It’s been a long time since Japan’s Kohei Uchimura finished an all-around competition in anything other than first place. An era, really, in gymnastics years. Over six world championships plus the London Olympics, “King Kohei’s” reign has been largely unchallenged.
But it was a different story after the first day of competition at the Rio Olympics. A fall off the horizontal bar in the qualification round left Uchimura in second place, about a point and a half—more than the one-point deduction he received for the fall—behind Ukraine’s Oleg Verniaiev.
Is this a new world order or a fluke?
If Uchimura repeats as the Olympic champion, he’ll be the first male gymnast since Sawao Kato, also Japanese, won back-to-back gold in 1968 and 1972. He’ll also join Kato as the only male gymnasts ever to win three all-around Olympic medals. Uchimura won silver at the 208 Beijing Olympics and Kato won silver in 1976.
Uchimura already has the gold he wants more from the Rio Olympics. In the team competition, Uchimura and the Japanese men triumphed in their long-standing rivalry with China and took the title.
22-year-old Oleg Verniaiev, on the other hand, finished eighth with the Ukrainian men in the eight-team final after an last-minute injury struck his teammate. Unable to compete or change their line-up, they had to scratch several events and received three scores of zero.
Verniaiev finished 11th in the all-around in London but has grown into one of the world’s best all-around gymnasts. He won all-around gold at the 2015 European Championships, but hasn’t broken onto the all-around podium at Worlds. Instead, he finished fourth in 2014 and 2015.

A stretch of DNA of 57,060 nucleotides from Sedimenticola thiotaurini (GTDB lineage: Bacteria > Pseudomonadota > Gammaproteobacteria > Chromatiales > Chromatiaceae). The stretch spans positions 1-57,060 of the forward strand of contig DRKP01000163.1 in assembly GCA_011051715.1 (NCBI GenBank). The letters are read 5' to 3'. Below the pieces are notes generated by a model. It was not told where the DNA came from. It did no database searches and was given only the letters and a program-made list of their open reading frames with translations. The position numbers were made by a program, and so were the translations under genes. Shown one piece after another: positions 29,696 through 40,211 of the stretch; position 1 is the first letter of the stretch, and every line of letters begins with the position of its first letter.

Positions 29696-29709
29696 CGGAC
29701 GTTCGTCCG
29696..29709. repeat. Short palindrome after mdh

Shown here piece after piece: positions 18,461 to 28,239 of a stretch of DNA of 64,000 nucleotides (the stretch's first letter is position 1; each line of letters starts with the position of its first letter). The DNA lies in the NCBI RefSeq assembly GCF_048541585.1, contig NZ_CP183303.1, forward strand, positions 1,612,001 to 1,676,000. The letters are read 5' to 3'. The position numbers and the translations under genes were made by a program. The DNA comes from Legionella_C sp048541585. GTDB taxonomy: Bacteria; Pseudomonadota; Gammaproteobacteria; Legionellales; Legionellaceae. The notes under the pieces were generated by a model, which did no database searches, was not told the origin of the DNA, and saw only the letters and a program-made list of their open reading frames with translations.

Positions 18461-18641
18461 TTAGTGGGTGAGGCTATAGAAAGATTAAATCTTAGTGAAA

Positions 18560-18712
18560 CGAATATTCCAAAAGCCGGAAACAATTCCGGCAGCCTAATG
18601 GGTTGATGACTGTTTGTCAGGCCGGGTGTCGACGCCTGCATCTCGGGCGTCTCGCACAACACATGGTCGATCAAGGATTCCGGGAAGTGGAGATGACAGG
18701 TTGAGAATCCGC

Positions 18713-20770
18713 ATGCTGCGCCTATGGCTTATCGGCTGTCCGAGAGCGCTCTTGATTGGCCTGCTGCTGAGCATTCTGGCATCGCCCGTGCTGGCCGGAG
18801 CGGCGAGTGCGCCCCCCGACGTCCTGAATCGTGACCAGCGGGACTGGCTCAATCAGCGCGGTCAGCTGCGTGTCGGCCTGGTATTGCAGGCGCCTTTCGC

Despite a controversial moment at the 2012 London Olympics—Ukraine originally placed third in the team final, but was bumped down to fourth after the Japanese team successfully appealed Uchimura’s score on the pommel horse—there’s no animosity between the two. Verniaiev has said that the gymnasts he admires most are Uchimura and Simone Biles.
Rounding out the top-three in qualifications was Russia’s David Belyavsky. He finished fifth in the all-around in London but earned his first Olympic medal a few days ago, a team silver with the Russian men.
The two U.S. men in the final will be Sam Mikulak and Chris Brooks, who placed seventh and nineteenth, respectively, in the qualification all-around. Both fell off the pommel horse that day but could get within striking distance of the podium if they have perfect days.
Mikulak is a four-time all-around champion in the U.S. and has said he wants to be the one to dethrone Uchimura.
He missed his chance at the 2015 World Championships when an Achilles injury took him off the U.S. team.
“It was upsetting, but at the same time, I knew that I was already on the path towards bettering myself for the Rio Olympics,” Mikulak said.
“And as tough as it was to watch—I would have much rather been there—but I was just happy Kohei hasn’t been beat yet… This next one, I definitely want to be the one to de-throne him.”
Mikulak will start the all-around final on pommel horse and end on floor, while Brooks will start on still rings and end on pommel horse.
Sure to elicit the loudest cheers in the all-around final are Sergio Sasaki and Arthur Mariano, the two Brazilian gymnasts who qualified eighth and 11th.
The scores of the qualification round do not carry over to the all-around final, so all gymnasts’ scores will start from zero.